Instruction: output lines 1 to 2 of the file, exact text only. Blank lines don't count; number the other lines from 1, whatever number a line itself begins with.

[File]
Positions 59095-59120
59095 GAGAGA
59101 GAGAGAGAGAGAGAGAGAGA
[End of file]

Positions 59095-59120
59095 GAGAGA